New potential actors are listed in the table below. They are mainly small US biotech companies that should conclude deals / acquisitions with / by bigger actors. Asian companies will also play a more important role by 2026, in particular Chinese companies such as BeiGene with its BTK inhibitor Brukinsa for the treatment of lymphomas and leukemias. Beigene is expected to enter the Top 10 sales in 2026 thanks to its Brukinsa drug, but it should represent the only entry in the top 10 company.

*
List of expected actors in 2026

The Top 3 sales emerging over the 2019-2026 period will be Brukinsa (Beigene, BTK inhibitor in Oncology), Calquence (Astrazeneca, BTK inhibitor in Oncology), and Verzenio (Eli Lilly, CDK4/6 inhibitor in Oncology). Their sales will, however, remain significantly lower as compared to Imbruvica (Abbvie/J&J, BTK inhibitor in Oncology), Ibrance (Pfizer, CDK4/6 inhibitor in Oncology) and Tagrisso (AstraZeneca, EGFR inhibitor in Oncology).

*evolution top 10 kinase inhibitors

Market evolution in line with Nanocyclix® development

Oncodesign’s Nanocyclix® platform delivers macrocyclic kinase inhibitors that are small, highly potent and specific across the kinome, based on a 3D shape complementarity paradigm. Following their synthesis, they are extensively profiled against the human kinome in biochemical or cell-based assays. Results allow the identification of probes, characterized by high potency, selectivity and drug-like potency against specific kinases. Newly identified pairs of probes and targets are then qualified, based on literature and IP research and analysis of competitors, for a therapeutic indication with high unmet medical needs. Having early probes in hand that readily cross cell membranes, these hypotheses can be quickly validated during a short subsequent orientation phase.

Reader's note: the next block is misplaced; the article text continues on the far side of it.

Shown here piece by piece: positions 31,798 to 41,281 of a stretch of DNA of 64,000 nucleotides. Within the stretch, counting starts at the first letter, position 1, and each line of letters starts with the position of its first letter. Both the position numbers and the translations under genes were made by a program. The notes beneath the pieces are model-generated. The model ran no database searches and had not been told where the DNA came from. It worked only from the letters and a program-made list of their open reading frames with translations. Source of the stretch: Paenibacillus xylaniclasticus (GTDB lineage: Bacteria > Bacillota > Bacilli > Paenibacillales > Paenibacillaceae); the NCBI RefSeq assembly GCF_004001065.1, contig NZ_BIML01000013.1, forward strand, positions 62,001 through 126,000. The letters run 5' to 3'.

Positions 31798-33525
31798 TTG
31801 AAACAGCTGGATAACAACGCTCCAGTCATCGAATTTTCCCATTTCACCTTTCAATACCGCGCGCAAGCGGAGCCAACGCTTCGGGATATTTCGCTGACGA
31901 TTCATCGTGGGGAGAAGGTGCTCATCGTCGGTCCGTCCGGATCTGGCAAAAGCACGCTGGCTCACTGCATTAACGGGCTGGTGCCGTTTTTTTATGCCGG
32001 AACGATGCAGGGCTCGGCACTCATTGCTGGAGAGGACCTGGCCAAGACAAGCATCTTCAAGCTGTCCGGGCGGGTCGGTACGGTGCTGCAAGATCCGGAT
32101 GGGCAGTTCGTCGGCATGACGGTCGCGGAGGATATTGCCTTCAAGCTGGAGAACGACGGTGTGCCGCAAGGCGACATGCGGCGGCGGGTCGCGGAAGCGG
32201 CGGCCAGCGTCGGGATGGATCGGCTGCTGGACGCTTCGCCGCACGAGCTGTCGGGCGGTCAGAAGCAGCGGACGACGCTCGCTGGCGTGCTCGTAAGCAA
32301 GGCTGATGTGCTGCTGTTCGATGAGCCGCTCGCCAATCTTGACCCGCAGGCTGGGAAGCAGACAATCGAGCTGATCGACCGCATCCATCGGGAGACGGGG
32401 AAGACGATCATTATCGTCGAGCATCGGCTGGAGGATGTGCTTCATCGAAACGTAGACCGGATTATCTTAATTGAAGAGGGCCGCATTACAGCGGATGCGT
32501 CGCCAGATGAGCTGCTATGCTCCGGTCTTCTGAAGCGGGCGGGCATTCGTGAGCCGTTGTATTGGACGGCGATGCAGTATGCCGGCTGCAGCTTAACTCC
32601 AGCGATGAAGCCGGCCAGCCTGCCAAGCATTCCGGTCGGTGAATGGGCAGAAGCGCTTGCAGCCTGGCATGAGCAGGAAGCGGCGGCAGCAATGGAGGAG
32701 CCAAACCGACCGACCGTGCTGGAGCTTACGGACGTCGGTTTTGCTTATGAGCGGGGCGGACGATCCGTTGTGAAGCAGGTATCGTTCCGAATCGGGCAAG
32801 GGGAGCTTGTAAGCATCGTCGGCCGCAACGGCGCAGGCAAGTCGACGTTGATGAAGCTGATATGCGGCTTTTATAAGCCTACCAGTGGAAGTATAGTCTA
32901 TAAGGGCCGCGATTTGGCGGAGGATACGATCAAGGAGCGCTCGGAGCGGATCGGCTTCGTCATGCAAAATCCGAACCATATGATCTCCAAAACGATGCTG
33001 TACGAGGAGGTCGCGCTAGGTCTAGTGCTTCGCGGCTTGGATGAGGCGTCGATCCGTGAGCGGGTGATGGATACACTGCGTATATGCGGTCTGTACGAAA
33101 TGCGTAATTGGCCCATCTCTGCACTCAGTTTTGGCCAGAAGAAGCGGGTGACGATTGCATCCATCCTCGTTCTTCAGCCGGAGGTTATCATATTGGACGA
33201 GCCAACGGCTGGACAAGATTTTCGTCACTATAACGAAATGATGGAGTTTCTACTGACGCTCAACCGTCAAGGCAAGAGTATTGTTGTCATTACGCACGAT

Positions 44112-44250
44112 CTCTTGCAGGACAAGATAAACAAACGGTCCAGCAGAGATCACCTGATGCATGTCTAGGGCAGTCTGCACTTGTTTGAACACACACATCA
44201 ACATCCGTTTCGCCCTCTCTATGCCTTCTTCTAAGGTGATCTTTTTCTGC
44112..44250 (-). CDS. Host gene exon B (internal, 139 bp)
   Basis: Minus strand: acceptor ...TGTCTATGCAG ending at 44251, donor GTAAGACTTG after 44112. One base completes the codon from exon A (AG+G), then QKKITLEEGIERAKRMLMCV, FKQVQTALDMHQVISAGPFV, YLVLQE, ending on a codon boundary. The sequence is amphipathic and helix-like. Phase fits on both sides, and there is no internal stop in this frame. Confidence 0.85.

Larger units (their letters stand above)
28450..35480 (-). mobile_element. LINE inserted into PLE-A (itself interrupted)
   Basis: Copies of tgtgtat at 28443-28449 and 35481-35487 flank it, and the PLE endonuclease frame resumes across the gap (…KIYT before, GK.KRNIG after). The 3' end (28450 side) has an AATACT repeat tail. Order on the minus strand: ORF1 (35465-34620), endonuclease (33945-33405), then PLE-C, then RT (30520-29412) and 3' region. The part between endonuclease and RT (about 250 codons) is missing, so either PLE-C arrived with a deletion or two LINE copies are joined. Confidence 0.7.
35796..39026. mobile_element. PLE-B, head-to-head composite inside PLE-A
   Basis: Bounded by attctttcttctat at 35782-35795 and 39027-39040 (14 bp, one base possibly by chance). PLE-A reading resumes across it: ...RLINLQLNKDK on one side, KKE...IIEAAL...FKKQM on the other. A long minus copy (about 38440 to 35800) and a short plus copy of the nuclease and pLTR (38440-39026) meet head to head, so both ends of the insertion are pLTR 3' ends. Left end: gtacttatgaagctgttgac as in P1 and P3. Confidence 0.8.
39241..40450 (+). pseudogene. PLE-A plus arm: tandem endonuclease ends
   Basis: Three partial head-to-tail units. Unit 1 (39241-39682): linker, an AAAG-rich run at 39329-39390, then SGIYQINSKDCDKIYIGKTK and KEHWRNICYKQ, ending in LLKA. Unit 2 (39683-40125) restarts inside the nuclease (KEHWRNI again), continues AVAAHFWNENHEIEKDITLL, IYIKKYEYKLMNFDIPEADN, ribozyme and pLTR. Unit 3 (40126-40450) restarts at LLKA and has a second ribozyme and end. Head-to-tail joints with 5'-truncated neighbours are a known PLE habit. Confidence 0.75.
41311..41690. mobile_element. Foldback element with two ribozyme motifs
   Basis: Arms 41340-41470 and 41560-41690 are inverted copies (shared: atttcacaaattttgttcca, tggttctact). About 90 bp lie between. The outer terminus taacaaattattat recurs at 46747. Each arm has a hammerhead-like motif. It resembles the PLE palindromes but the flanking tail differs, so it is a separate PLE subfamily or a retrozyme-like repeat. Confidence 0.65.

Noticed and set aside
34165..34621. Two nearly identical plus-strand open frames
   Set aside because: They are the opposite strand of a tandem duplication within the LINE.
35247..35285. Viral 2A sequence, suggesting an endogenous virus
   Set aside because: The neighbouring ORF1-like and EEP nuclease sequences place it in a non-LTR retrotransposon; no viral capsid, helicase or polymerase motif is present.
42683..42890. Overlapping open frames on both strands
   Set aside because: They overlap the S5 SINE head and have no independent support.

This chemocentric approach starting from the Nanocyclix® collection has allowed the construction of extensive portfolio of early projects, with a tremendous potential to generate First-in-Class assets on unexplored and intractable kinases distributed across the human kinome tree.

Oncodesign advanced, alone or in partnership, a number of these probes to the drug candidate stage, as demonstrated by our activated EGFR-PET tracer Florepizol in NSCLC (successful in Phase 1) and our RIPK2 inhibitor ODS-101 in inflammatory diseases (1 in 2021). Many additional probes have been identified on attractive kinase targets that are available for partnering.

The bright future of small molecule kinase inhibitors in multiple indications represents a great opportunity to establish win-win partnerships around next generation inhibitor platforms. Capitalizing on our Nanocyclix® platform and know-how to co-develop therapeutics - either from existing programs or by identifying probes on novel kinases – will strengthen the pipeline of first-in-class inhibitors in a broader range of therapeutic indications, paving the way for new treatments for patients in medical needs.

*Methodology : the primary source of data were from Globaldata. Analyses per deal type, therapeutic type, indication type and company type were performed for pre-registration and sales analysis.

We open up a path to new kinases of therapeutic interest